Everything on earth is temporary; only heaven is eternal. Whatever I do on earth is going to be of a temporary nature. Being a doctor is useful work here on earth, but there won’t be a soul to show up if we hang out a shingle in heaven. Therefore, being a doctor can be a high calling, but only because it helps people. The fact that it might pay well or gain us respect from others should be secondary, and perhaps even irrelevant.
Another reason for defining our purpose in terms of what God would do in our place is the upheaval in society and workplace that so marks our age. You can spend half your life making gadgets that are one day made obsolete by widgets. All of a sudden you’ve got twenty years of experience in something nobody wants to buy or make anymore. God would have no problem walking away from such a job because He wouldn’t want to spend His time on something that was no longer helping people. And He would have no problem looking for another job because he knows people are always needing something. Therefore, if you lose your job, remember that He’s at work in you…with this kind of thinking motivating Him. Walk away from the old and look for the new, confident that you’ll find it. With God inspiring your vision, you’ll be sure to recognize what people are needing.
Every human occupation is intended to help other humans. I can’t keep up with how many people help me. Somebody wired the electricity into this room. Somebody else designed the computer I’m using. Somebody else built it, somebody else sold it, and somebody else shipped it. All these somebody’s probably had help, too. Thousands of somebody’s put together the car I drive. And if somebody’s hadn’t paved the roads and put up traffic lights I’d have nowhere to drive. We all benefit from each other. The times I am tempted to think that one occupation fills a higher purpose than another are when I need, for example, an auto mechanic…or a plumber…or a doctor…or…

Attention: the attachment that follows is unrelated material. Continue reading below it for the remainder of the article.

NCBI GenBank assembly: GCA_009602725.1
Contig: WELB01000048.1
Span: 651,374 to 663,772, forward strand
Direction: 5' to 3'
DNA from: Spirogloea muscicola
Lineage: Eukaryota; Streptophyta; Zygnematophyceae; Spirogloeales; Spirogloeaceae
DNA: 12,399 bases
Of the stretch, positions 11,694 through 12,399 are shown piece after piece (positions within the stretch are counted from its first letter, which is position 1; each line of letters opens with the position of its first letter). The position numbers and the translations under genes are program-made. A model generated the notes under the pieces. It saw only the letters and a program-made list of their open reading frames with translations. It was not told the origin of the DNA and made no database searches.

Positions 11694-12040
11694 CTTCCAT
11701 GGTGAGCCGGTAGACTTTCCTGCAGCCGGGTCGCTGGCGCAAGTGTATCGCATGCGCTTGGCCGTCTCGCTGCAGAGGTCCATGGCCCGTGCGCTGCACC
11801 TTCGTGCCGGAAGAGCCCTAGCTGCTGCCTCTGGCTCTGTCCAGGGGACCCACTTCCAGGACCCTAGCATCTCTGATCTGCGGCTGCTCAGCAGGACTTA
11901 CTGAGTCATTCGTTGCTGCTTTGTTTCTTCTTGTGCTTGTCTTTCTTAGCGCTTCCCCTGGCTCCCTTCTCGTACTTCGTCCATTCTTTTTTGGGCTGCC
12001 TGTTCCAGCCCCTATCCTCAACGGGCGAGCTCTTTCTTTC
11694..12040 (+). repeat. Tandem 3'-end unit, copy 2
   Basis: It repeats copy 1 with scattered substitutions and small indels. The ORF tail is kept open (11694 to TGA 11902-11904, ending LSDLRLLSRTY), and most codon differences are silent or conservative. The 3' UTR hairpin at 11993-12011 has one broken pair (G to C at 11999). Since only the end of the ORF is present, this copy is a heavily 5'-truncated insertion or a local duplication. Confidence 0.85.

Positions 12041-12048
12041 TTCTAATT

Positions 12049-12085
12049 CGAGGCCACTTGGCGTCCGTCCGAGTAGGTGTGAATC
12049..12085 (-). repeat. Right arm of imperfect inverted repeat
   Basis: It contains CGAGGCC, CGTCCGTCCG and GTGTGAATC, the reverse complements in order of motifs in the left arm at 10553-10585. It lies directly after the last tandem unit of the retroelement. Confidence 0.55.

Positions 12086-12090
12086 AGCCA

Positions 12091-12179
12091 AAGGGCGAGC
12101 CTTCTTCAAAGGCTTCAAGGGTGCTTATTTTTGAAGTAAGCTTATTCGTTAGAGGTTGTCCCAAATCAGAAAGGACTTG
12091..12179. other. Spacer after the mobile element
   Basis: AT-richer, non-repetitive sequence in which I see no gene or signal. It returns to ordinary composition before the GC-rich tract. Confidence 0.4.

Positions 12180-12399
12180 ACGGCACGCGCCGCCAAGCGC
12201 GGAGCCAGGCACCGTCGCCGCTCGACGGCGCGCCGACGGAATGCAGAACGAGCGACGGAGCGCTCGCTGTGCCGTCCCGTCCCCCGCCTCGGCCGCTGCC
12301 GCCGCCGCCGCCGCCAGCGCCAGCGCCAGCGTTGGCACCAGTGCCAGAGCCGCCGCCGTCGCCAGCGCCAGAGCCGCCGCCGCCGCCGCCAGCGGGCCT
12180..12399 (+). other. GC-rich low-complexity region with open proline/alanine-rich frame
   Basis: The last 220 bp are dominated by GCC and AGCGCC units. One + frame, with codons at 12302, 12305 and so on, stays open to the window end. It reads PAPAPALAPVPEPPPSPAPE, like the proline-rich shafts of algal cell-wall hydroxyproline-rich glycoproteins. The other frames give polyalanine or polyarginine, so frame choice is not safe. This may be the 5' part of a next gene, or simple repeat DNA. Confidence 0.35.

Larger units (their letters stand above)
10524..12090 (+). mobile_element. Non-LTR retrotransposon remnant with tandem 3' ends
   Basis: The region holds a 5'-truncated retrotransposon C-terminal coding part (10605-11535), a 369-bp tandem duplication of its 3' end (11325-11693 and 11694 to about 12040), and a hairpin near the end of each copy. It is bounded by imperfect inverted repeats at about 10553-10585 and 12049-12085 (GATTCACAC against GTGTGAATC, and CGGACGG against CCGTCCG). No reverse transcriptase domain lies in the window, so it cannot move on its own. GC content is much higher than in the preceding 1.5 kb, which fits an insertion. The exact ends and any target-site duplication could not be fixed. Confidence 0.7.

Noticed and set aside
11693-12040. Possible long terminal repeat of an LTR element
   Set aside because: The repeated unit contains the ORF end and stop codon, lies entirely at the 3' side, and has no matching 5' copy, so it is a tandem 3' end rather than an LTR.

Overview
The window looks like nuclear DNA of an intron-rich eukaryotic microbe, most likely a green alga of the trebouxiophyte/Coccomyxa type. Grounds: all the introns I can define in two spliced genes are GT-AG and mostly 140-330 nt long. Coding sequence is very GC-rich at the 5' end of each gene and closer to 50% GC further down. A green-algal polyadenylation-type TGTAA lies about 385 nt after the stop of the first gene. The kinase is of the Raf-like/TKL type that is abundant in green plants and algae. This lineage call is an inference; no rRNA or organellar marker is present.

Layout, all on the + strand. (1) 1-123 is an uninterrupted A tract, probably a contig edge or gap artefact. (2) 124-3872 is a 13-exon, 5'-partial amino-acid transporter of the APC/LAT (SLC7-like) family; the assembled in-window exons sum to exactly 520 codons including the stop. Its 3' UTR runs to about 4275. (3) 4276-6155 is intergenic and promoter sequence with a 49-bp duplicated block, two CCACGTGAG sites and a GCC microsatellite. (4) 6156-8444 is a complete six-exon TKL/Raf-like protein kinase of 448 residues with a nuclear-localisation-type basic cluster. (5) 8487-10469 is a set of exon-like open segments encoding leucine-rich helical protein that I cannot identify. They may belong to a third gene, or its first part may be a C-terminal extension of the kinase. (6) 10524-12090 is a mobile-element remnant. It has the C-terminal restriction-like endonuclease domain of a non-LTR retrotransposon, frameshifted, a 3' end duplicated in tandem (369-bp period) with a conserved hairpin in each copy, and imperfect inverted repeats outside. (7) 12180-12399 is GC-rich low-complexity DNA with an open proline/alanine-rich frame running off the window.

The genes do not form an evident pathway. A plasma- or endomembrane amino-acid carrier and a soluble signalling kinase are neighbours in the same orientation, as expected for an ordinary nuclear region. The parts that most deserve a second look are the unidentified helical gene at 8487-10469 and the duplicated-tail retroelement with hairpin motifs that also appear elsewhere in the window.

Even if your purpose in life is found in a particular occupation, that could only be temporary. When the light of heaven shines on another area of human need which you are uniquely gifted to supply, then a change is required for you to keep fulfilling your purpose. And, in the process, the higher purpose is continually discovered. That is, you don’t usually know all your purpose in the beginning. You find out as you go through life making choices. The more right choices you make, the more you discover your purpose. Even wrong choices can help you discover your purpose, if you let the light of heaven keep you honest.
Knowing the Reasons
God’s desire is that we live thoughtfully, as He does. He wants us to think through what we’re doing and why we’re doing it, as He does. Thoughtful living means knowing the reasons that we do things. To do things for no particular reason makes our lives meaningless to us. But to spend time determining the reasons behind our daily living is to discover the storehouse of meaning that life offers. “Come now and let us reason together,” says the God of the Bible. If we accept His invitation, we may be surprised at what we find.